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Community and Q&A

Insulating and Air-Sealing Concrete-Block Wall and Roof

acwei | Posted in Energy Efficiency and Durability on

We recently purchased an old concrete block building in Hillsborough, NC (zone 4A) and will be remodeling it for our retirement home. It is currently an empty shell with 10’ tall concrete block walls, concrete floor, and wood truss roof (photo attached). We would like to approach the remodel with “net-zero” energy in mind.  Obviously, we want to do this sensibly and as cost efficiently as possible.  I have spent many hours reading GBA and BSC articles but still have questions and would like confirmation that we are on right track.  As we are in the design phase, we would hugely appreciate your thoughts & experiences on the following:

Walls/Siding:  We would like to use exterior insulation to keep thermal mass inside.  The exterior will be combination of stucco (or EIFS) and some cement board siding.

2015 IECC required R-8 for mass wall and R-20 for wood walls.  Joe Lstiburek in his article “BSI-081: Zeroing In” suggests R-40 walls.  Since our walls are “mass wall” (concrete block), it seems like 2” of exterior foam (2 layers of 1”) will meet the IECC requirement.  It just doesn’t feel like enough though… your thoughts?

·       Does it make sense install 4″ exterior foam boards since I think the maximum I can reasonably attach to the masonry blocks is about 4” due to fasteners?

·       Traditional stucco and cement board are heavy.  Are there any problems having this weight hanging out 4+” (4” foam + furring strip)  from wall since attachment are just some sort of long fastener?  Which fastener would be the most economical to buy and easiest to install?  Would screws like Tapcon pull out or bend in this application?

·       Would EIFS be a better choice for siding since it is lighter weight?

·       Has anyone done any cost/durability comparisons between EIFS and traditional stucco?  Traditional stucco seems to be more durable and repairable, but I am concerned that the stucco might crack due to movement since it is hanging out 4” (or more) from the block wall.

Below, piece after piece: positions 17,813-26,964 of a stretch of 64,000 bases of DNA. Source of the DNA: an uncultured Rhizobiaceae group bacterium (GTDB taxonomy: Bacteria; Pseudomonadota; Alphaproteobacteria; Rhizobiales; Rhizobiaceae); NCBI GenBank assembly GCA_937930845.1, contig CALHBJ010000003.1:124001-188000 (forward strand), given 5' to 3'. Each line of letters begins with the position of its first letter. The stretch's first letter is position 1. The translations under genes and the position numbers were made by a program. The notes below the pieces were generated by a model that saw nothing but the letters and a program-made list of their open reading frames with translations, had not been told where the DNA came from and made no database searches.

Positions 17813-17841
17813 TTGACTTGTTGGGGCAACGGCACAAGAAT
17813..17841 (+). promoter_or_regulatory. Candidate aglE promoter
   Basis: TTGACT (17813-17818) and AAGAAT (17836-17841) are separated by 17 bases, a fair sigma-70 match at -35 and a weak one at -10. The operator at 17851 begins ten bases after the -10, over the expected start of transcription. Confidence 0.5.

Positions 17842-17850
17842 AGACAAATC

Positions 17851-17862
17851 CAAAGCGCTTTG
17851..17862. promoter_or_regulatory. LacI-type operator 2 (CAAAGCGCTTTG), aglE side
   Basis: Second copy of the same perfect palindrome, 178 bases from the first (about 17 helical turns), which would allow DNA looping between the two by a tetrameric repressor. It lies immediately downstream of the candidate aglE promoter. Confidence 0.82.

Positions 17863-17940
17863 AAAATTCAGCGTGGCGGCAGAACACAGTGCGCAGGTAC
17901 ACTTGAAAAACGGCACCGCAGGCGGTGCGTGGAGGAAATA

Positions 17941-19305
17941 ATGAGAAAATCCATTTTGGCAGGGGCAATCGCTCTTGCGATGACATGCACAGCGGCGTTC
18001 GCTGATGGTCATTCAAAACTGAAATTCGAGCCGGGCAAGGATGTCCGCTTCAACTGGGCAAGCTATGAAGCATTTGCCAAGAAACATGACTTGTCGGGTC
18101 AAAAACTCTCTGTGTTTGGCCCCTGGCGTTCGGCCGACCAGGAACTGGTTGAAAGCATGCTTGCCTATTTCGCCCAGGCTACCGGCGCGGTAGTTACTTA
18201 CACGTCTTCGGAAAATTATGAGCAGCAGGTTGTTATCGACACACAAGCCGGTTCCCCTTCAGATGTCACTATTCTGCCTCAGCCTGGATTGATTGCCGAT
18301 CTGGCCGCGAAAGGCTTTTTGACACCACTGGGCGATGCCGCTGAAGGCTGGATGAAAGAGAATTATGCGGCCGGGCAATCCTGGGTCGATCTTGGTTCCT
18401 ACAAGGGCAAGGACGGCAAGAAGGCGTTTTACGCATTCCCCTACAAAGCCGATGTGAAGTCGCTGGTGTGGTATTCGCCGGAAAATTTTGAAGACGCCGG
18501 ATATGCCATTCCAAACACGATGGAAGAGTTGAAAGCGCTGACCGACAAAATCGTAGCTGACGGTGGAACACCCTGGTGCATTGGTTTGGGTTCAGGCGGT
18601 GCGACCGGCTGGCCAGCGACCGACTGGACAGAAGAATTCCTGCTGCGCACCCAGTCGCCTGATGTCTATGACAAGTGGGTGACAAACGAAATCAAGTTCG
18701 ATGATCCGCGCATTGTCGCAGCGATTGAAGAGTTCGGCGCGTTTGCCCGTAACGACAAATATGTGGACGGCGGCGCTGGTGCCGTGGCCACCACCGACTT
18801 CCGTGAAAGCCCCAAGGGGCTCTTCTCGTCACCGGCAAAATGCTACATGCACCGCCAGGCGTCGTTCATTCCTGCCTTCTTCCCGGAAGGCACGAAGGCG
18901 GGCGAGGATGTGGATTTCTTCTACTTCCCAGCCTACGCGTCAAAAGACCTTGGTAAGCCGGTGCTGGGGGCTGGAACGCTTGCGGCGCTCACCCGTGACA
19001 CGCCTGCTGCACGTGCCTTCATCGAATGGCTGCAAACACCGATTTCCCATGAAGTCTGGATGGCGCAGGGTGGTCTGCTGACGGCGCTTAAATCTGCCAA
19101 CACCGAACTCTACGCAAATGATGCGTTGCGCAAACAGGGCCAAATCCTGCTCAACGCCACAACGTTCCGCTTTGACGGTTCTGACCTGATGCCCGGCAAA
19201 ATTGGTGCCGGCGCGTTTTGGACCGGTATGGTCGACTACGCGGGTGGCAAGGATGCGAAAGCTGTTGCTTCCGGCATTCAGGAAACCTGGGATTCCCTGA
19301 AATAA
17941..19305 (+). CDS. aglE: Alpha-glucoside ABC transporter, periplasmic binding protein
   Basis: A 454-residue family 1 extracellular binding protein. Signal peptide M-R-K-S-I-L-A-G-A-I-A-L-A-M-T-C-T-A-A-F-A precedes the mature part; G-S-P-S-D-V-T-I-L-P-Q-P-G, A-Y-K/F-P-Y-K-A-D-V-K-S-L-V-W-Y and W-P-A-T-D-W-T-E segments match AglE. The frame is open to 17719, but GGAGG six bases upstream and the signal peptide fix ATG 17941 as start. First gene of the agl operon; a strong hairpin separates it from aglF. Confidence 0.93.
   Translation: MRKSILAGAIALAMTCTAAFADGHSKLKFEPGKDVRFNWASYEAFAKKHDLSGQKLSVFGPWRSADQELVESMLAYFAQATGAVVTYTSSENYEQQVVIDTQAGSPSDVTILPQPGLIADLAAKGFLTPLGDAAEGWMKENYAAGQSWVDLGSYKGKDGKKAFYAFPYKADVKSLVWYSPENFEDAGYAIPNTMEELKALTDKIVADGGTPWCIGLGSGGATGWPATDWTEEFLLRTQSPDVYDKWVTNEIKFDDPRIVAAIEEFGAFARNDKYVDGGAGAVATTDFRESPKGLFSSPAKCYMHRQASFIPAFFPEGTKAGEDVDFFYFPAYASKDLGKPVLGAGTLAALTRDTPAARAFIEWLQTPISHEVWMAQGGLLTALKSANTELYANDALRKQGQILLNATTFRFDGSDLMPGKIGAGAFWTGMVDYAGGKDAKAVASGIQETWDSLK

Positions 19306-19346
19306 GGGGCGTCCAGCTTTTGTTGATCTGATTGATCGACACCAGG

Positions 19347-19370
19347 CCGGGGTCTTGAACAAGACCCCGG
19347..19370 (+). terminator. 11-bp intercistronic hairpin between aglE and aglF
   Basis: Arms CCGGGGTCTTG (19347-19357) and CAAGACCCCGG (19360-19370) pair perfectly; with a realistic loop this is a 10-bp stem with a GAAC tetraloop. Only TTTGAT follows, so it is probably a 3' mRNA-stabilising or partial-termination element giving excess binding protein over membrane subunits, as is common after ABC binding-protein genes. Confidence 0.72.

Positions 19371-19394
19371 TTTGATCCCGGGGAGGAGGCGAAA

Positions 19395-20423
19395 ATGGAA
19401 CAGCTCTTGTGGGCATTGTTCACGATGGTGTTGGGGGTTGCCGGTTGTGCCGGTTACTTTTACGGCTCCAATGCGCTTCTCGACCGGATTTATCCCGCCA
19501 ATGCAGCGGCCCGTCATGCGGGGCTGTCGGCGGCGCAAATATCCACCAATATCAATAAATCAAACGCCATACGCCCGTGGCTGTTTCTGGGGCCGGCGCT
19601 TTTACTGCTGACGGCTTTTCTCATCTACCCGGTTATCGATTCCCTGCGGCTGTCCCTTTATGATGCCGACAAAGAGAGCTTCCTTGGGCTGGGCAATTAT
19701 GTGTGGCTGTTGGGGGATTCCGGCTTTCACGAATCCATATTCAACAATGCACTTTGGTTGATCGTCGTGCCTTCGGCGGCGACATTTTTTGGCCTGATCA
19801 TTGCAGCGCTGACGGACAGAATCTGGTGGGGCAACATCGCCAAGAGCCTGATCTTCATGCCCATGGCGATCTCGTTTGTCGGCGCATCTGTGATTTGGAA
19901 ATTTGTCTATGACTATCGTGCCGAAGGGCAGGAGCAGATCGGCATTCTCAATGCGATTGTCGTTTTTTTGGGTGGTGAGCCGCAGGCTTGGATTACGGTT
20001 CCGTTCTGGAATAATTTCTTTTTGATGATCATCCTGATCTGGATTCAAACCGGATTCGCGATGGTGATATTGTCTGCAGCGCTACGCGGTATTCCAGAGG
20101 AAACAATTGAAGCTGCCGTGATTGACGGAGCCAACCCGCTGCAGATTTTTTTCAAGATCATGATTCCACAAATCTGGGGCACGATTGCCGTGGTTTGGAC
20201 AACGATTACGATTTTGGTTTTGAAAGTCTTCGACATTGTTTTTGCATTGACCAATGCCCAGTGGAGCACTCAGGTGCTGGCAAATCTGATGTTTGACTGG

·       If we use traditional stucco or cement board siding, I presume that we will need to attach furring strips on top of the foam to provide a nailing surface.  Are 1×4’s sufficient? Will the furring strips need to be treated since they would be in contact with the water absorbing cement board or stucco? Would steel furring strips be a better choice?

·       Parts of the block wall exterior have been parged & painted and parts of it is just bare block. What would you recommend for the air/vapor barrier to be applied to this wall exterior?

·       Will another water barrier be required on top of the foam, or will the gap created by the furring strips be enough of a rain screen?

Roof:  The current roof is asphalt shingles on top of plywood on top of traditional 2’ O.C. 8/12 pitch wood trusses (commons and scissors with 12-16” overhang).  Attic is vented with no ceiling nor insulation; the roof is shot.  We would like to replace with steel roof.  Since half of house will have vaulted ceilings from existing scissor trusses, seems like the right thing to do is to un-vent the roof, seal up the attic, and make it conditioned space.  This will be good for the ductwork that will have to be in the attic.  2015 IECC code is R-49 for roof and 3 ach @50 Pa.  Joe Lstiburek suggests R-60 roof insulation and 1.5 ach.

·       What are your suggestions for the most practical and cost-effective way to achieve this level of insulation and air tightness?